court granted the defendants' motions to dismiss Counts 1, 2, 4
and 5 with prejudice: Counts 1 and 2 asserted claims under the
Americans with Disabilities Act; Count 4 asserted a claim under
the D.C. Human Rights Act; and Count 5 claimed breach of
contractual and common-law duties. The court also denied the
plaintiff's motion for partial summary judgment on count 3, her
ERISA claim. Lastly, as to count 3 the court struck the
plaintiff's request for a jury trial and damages.
By order dated May 7, 1999 this court stayed all discovery
pending resolution of the cross-motions for summary judgment on
A. Legal Standard: Motion for Summary Judgment
The district court may enter summary judgment where the moving
party demonstrates that there is no genuine issue of material
fact in dispute and that the movant is entitled to judgment as a
matter of law. See Fed.R.Civ.P. 56(c). Once the moving party has
presented a properly supported motion, the nonmoving party must
go beyond the pleadings to identify evidence that would allow a
reasonable jury to find in the nonmovant's favor. See Anderson v.
Liberty Lobby, Inc., 477 U.S. 242, 248, 106 S.Ct. 2505, 91
L.Ed.2d 202 (1986). Drawing from affidavits, depositions and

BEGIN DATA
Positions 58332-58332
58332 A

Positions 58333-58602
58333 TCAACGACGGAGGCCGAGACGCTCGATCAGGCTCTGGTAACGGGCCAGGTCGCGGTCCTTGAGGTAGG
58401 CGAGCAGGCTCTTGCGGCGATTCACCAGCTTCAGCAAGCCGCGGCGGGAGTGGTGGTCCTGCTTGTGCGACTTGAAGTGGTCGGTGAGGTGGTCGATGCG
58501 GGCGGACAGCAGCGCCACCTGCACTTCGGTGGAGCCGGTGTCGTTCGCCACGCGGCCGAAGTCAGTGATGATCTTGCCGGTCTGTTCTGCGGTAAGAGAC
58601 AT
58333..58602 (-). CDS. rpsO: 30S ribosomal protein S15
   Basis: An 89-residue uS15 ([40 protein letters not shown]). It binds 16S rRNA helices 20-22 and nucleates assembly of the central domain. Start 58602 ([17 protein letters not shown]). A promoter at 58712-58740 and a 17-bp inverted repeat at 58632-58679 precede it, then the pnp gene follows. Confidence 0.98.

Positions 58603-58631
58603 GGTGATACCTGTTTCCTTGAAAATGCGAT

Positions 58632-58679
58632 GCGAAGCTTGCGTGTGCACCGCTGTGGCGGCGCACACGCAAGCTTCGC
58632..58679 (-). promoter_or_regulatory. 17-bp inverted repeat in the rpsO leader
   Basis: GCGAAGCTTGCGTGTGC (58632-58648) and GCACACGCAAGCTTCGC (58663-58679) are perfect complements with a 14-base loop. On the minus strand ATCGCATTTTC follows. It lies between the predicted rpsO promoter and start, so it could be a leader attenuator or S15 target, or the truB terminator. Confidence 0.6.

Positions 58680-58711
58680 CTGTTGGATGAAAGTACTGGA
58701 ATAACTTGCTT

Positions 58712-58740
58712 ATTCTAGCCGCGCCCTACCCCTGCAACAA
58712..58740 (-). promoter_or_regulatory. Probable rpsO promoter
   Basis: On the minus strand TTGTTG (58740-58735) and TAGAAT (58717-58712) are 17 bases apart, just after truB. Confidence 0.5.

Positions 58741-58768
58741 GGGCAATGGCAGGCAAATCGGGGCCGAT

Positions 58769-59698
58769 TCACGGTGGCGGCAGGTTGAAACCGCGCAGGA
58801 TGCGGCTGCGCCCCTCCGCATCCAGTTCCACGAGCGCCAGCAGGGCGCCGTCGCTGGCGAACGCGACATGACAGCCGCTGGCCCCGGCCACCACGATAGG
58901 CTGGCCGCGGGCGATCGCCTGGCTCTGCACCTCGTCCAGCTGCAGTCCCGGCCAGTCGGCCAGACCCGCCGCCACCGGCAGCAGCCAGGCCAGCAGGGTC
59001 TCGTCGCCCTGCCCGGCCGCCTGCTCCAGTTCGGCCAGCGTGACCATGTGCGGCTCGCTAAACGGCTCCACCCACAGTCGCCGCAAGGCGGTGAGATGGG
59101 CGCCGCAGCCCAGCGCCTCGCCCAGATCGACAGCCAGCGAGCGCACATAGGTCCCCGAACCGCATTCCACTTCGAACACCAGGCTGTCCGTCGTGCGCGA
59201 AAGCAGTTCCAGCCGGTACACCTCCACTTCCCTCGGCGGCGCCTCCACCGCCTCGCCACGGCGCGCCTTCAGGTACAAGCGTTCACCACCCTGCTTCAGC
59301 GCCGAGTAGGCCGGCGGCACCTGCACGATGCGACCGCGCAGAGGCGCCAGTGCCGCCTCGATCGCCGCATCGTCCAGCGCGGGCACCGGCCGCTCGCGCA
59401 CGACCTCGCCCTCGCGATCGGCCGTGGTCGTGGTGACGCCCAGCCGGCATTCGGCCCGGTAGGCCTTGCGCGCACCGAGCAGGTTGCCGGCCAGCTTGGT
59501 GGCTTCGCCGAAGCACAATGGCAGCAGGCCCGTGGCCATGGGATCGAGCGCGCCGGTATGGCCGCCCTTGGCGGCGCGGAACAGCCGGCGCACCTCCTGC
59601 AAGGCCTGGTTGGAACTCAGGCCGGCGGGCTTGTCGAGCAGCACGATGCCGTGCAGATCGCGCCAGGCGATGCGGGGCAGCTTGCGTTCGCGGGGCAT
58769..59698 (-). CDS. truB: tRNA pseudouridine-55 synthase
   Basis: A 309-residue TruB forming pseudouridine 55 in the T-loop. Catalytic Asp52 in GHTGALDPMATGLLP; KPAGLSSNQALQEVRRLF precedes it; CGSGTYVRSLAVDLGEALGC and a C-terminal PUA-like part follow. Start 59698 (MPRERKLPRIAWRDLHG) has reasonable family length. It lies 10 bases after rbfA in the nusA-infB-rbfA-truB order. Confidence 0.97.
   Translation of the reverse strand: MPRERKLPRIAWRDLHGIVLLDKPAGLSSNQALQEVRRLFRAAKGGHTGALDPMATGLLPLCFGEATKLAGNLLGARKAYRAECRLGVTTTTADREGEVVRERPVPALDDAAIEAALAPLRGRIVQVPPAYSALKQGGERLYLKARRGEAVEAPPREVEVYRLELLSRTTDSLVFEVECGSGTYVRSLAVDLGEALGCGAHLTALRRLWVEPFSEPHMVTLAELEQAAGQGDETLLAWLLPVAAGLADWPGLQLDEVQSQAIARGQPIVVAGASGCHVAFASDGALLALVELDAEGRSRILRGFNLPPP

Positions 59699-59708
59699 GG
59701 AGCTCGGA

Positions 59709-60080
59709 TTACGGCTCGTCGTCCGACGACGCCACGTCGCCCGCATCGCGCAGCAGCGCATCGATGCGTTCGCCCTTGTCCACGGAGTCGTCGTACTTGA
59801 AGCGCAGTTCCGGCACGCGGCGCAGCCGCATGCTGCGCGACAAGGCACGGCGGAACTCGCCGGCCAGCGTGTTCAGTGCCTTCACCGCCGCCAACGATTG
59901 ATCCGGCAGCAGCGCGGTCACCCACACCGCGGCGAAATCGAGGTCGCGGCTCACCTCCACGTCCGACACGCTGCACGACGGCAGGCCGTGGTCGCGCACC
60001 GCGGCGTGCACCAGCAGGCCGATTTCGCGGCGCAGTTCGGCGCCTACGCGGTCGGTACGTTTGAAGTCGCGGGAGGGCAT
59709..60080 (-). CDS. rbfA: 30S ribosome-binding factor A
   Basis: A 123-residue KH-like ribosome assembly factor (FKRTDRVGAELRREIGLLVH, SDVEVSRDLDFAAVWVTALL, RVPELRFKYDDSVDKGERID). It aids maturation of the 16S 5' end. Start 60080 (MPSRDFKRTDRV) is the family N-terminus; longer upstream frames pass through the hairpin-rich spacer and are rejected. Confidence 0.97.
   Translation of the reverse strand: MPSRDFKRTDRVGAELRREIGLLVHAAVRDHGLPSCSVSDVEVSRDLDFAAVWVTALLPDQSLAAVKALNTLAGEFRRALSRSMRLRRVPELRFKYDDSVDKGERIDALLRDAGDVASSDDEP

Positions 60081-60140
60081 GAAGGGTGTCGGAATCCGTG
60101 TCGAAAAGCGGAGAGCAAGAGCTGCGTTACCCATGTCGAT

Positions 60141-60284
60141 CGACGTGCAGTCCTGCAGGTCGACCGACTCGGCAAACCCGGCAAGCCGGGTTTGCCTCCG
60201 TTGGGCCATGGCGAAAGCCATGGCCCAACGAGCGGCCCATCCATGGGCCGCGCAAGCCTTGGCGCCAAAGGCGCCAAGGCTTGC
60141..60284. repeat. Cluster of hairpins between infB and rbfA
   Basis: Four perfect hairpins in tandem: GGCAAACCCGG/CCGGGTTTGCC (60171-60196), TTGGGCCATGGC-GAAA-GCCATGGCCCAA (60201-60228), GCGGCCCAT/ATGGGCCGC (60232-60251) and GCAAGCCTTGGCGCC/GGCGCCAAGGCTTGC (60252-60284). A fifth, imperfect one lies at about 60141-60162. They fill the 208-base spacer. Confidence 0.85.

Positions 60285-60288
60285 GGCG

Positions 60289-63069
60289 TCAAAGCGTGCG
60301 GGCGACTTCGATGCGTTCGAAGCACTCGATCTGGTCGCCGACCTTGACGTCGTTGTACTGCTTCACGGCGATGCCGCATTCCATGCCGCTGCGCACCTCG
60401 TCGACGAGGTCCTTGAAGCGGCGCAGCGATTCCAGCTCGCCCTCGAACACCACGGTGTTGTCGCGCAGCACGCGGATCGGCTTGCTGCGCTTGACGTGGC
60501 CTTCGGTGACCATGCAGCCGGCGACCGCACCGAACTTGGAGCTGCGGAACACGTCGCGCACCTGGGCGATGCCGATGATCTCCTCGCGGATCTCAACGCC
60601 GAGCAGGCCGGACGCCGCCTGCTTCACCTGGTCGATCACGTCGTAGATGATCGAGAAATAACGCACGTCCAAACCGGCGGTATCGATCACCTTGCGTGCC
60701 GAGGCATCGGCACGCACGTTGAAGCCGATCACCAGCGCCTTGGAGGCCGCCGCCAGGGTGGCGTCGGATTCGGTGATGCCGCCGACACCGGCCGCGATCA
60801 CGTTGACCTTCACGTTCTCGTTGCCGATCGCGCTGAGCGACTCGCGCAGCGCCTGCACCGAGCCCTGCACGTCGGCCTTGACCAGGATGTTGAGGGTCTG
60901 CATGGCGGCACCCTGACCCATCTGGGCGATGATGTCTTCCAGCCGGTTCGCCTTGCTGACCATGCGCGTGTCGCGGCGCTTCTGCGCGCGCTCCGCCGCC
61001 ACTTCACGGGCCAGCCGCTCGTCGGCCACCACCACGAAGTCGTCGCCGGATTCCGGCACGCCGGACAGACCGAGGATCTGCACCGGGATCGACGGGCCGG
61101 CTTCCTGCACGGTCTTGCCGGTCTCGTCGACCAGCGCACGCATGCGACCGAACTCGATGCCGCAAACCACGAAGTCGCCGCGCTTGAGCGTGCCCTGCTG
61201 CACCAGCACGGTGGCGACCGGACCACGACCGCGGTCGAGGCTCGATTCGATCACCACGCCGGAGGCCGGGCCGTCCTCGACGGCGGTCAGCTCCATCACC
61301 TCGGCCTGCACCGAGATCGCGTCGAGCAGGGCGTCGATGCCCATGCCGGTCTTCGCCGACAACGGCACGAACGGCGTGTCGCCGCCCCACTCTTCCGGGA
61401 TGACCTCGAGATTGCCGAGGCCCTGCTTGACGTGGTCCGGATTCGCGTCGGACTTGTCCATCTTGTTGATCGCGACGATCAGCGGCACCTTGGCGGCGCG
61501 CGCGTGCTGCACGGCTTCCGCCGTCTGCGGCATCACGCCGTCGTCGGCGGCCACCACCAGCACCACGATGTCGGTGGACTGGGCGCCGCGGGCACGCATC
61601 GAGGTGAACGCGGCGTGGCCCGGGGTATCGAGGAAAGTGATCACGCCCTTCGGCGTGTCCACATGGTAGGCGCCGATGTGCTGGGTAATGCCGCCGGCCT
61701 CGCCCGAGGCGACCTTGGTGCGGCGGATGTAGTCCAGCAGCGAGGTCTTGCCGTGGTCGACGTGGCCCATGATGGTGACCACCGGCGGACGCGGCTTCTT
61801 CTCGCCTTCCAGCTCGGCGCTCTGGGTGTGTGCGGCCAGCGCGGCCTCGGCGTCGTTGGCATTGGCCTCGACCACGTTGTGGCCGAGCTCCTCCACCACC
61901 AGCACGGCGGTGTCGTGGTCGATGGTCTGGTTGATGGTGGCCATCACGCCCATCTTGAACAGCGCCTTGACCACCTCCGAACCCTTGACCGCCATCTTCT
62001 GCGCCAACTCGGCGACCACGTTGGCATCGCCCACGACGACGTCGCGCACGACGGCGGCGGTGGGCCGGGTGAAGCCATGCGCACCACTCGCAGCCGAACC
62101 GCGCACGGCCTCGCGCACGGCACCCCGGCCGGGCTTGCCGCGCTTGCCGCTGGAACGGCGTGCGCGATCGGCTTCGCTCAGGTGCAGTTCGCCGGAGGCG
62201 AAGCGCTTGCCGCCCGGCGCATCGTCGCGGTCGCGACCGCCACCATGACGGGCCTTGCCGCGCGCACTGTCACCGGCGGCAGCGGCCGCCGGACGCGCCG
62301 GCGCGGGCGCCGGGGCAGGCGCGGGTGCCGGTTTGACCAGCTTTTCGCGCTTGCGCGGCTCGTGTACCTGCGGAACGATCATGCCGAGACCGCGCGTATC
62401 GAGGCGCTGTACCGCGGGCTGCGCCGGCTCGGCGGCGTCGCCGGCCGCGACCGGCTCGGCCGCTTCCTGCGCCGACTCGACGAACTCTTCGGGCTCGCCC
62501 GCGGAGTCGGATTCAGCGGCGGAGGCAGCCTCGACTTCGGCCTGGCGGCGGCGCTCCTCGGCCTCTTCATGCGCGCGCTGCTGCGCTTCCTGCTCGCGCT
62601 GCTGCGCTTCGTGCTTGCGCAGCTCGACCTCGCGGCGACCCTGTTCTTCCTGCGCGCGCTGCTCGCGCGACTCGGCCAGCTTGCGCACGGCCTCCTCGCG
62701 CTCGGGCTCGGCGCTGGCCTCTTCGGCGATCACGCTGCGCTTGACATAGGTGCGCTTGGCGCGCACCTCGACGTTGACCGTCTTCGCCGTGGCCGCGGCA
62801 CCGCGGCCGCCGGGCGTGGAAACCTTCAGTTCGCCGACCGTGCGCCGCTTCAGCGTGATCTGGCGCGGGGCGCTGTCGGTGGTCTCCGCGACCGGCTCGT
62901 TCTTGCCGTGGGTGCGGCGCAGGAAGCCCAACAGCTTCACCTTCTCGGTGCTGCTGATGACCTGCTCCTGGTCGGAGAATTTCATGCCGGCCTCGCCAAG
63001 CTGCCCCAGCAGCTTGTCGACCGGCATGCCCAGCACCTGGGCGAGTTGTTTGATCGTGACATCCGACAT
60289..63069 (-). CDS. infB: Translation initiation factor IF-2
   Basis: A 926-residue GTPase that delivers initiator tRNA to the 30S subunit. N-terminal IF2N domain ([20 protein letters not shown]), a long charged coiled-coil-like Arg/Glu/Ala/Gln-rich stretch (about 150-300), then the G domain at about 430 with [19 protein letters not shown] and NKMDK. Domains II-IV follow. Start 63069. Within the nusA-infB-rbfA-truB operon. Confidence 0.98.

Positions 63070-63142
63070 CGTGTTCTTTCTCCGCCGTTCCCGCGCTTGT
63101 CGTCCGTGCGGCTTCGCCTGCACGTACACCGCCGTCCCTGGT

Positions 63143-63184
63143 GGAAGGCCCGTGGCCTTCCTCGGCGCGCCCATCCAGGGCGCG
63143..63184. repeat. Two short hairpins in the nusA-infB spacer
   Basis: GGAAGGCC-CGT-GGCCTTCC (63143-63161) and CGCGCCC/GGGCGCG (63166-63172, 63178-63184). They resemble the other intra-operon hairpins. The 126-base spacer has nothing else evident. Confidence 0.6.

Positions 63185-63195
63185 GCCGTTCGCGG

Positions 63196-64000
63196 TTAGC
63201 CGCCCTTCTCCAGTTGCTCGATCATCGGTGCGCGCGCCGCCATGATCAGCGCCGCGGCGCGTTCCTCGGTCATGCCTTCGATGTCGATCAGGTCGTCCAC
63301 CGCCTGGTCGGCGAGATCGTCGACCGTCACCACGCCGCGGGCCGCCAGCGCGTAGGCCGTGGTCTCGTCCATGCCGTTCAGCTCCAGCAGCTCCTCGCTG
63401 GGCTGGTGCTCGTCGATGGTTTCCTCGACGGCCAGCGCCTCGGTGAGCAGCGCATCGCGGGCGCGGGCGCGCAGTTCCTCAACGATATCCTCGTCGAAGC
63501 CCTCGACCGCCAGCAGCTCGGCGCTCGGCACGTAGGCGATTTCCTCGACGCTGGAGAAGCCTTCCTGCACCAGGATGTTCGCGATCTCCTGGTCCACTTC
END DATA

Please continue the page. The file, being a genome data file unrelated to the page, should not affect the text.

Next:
answers to interrogatories, the nonmovant must identify specific
facts indicating that a genuine issue exists for trial. See
Celotex Corp. v. Catrett, 477 U.S. 317, 325, 106 S.Ct. 2548, 91
L.Ed.2d 265 (1986). Moreover, at the summary-judgment stage it is
not the court's function to weigh the evidence; rather, the court
must determine whether sufficient evidence exists for a
reasonable fact finder to return a verdict in the nonmovant's
favor and warrant a trial. See Anderson, 477 U.S. at 249, 106
a. The Standard of Review for ERISA Determinations: "Arbitrary
and Capricious" or De Novo?
In the March 29, 1999 Memorandum Opinion, this court held that
the defendants' classification of Ms. Fitts's disability is
properly reviewed under the deferential "arbitrary and
capricious" standard of review. See Fitts v. Federal Nat. Mortg.
Ass'n, 44 F. Supp.2d 317 (D.D.C. 1999). Ms. Fitts urges the court
to reconsider and adopt a de novo standard of review. See Pl.'s
Mot. for Summ.J. on Count 3 at 1-6. For the reasons which follow,
the court adheres to its prior ruling that the defendants'
classification of Ms. Fitts's disability is properly reviewed
under the "arbitrary and capricious" standard.